You may think your personal and professional personas are different, but your social media profile will often connect the two. As a doctor, you are held to a higher standard of professional behaviour, so you need to be careful posting any personal information or opinions on social media.

While you have a right to hold personal views, the Medical Board of Australia’s Good Medical Practice: a code of conduct for doctors in Australia, confirms that you must consider the impact of any social media comment on your role as a doctor, patient access to care, and on the reputation of the medical profession.

Be mindful that medical regulators may consider your social media use in the context of a complaint, or in extreme situations if there is a concern about your fitness to hold registration. For more information on your professional obligations, see our factsheet: Social media for doctors: keeping it professional.

Supporting safe and confident use

Use of digital communications has many positive benefits for both doctors and patients. The key to using these digital platforms safely is being aware of the medico-legal risks and taking reasonable steps to mitigate them.

We have used the survey insights to develop education resources and will continue to provide practical medico-legal information to support members to use digital communications both confidently and safely.

A big thank you to the 1,359 members who completed the survey*. The survey was developed to understand members’ social media use, attitudes and confidence towards using these digital platforms, and knowledge of the medico-legal risks.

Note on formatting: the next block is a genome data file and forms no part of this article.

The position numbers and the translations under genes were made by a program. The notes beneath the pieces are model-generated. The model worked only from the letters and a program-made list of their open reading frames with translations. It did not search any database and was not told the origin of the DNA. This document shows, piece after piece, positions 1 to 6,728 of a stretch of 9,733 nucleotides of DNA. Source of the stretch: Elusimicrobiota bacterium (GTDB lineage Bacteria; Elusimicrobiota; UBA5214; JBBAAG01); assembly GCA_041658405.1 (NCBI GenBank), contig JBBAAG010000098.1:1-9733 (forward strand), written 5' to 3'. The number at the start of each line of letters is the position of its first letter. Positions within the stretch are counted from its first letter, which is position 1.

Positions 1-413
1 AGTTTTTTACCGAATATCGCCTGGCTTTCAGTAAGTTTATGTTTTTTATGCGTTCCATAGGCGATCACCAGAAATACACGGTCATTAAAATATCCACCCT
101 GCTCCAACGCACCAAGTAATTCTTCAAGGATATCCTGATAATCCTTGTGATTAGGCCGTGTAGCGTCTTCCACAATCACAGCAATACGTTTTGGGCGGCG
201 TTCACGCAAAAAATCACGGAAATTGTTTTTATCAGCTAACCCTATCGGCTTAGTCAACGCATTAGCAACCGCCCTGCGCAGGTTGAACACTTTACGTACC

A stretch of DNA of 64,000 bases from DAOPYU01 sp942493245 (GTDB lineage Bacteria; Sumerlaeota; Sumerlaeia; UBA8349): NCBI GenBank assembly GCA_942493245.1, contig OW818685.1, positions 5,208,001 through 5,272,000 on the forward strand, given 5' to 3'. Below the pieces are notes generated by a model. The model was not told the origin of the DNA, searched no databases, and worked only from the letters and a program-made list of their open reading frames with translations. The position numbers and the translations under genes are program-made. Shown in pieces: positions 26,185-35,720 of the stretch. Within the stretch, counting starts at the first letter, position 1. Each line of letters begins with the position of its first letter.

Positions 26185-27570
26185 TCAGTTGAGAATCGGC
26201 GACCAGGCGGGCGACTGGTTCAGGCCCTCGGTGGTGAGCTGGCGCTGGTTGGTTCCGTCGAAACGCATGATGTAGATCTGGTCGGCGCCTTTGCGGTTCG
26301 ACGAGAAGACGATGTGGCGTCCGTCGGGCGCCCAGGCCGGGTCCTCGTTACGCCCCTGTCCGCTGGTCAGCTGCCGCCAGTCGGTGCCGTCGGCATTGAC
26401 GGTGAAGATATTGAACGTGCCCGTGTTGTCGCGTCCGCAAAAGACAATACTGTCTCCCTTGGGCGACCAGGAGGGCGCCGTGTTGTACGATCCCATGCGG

Useful resources

Digital communication: what you need to know.

*The survey invitation was emailed to a sample of 58,285 Avant members including GPs, physicians, acute hospital care doctors, surgeons, pathologists, radiologists, psychiatrists, trainees and students on 20 October 2021. The survey closed on 24 October 2021 and the results were collated on 16 November 2021.

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Disclaimers


IMPORTANT:
This publication is not comprehensive and does not constitute legal or medical advice. You should seek legal or other professional advice before relying on any content, and practise proper clinical decision making with regard to the individual circumstances. Persons implementing any recommendations contained in this publication must exercise their own independent skill or judgement or seek appropriate professional advice relevant to their own particular practice. Compliance with any recommendations will not in any way guarantee discharge of the duty of care owed to patients and others coming into contact with the health professional or practice. Avant is not responsible to you or anyone else for any loss suffered in connection with the use of this information. Information is only current at the date initially published.